Choke Coil Common Mode Choke Coil (CMCC) is used for common mode noise reduction in power line. It is normally comprised of toroidal core and wound wire. The core is ferrite, pressed metal powder, or laminated metal ribbon. Insulation coated copper wire is used for winding. The ends of the wound wire are used as the connecting terminals. CMCC’s electric performance depends on the permeability of the magnetic material, core size, and number of turns of the wire. The core, which has some conductivity, is encased for keeping insulation between the wire and the core. The diameter of the wire is determined by its rated current. For high current ratings, sometimes two or three wires are wound simultaneously around the core, instead of one thicker wire, which might be difficult to wind to the core. Material of the core is determined by required permeability and environmental conditions such as temperature, humidity, and mechanical stresses.
CMCCs could fail open, short, or exhibit parametric losses. Shorting by insulation defect is the most common failure mode. Insulation coating of the wire could be damaged by mechanical stress, during winding, or the wire is over heated by excessive current (during application), and so on. Open mode failure may occur by excess current and/or a defect in terminal soldering. A damaged core, such as cracking, may cause parametric changes because its magnetic properties are changed. This is especially true for a ferrite-based core: the ferrite being brittle in nature, can easily be damaged by mechanical or thermal shock. In one such example, external examination of a low inductance failure did not show any anomalies. Internal construction examination utilizing X-ray CT (Fig. 24) revealed the existence of a crack in a ferrite core. Decrease in the core size could lower the inductance. The nature of the crack suggests that the core was damaged by mishandling.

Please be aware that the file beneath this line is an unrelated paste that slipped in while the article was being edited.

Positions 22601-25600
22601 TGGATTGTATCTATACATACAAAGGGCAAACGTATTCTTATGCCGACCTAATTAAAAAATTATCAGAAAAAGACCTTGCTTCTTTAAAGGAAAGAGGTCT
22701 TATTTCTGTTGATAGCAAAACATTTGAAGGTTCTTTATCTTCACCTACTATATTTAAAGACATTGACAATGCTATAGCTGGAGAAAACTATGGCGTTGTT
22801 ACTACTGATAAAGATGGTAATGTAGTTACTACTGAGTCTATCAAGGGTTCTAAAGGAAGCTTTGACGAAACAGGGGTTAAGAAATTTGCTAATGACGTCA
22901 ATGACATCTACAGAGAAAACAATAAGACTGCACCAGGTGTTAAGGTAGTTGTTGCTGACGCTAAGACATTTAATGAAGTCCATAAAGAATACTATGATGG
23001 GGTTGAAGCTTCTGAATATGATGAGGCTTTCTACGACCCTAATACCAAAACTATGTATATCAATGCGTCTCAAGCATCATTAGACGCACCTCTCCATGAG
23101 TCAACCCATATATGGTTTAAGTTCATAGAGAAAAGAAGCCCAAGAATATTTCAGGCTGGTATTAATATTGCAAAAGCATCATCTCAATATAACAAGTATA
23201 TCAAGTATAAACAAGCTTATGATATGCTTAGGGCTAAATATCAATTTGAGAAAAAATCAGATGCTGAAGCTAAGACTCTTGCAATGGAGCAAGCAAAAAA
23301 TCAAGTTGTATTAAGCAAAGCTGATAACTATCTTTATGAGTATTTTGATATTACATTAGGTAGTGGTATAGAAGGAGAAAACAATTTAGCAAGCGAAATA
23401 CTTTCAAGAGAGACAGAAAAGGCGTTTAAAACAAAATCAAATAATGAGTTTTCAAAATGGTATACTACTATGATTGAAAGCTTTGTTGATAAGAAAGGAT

Figure 23. Different types of INDS (a) Common Mode Choke Coil and (b) Surface Mount (Powder Choke Coil).
An open mode failure could occur by compromised lead connection. Fig. 25a shows a closeup of a terminal of an open IND after soldering operation. External examination did not reveal any apparent defect. The part was potted in an epoxy and cross-sectioned for an internal construction examination. SEMEDX analysis of the terminal solder interface showed delamination between the terminal (Fe-based alloy) and copper plating (under plating between terminal and solder). These types of failures are typically attributed to an improper plating process.
Application temperature variation can lead to parametric failures. Magnetic properties of materials are temperature dependent and above the Curie temperature, magnetism of the material is lost completely. Curie temperature is composition dependent, e.g. for ferrite-based materials it is between 120C to 220C, depending on composition.
Figure 24. X-ray CT analysis shows a crack in the ferrite core.
Figure 25. Open IND Failure (a) external as-is image and (b) SEM image showing delamination in a cross-sectioned view.
Inductors Surface Mount Inductors (SMI) are used for power conversion circuits such as DC/DC converters. They are comprised of preformed inner coil which is molded over using a composite material (mixture of a magnetic metal alloy’s powder and resin). The inner coil is made of round or squared wire with insulation coating. Insulation coating has two roles: insulating between adjacent wires and insulating between the coil and the over-molded material. The manufacturing process involves setting up the inner coil in a die, backfilling the die with composite material and pressing it, curing the resin and plating solder on the wire ends, and finally folding the wire ends to form terminals.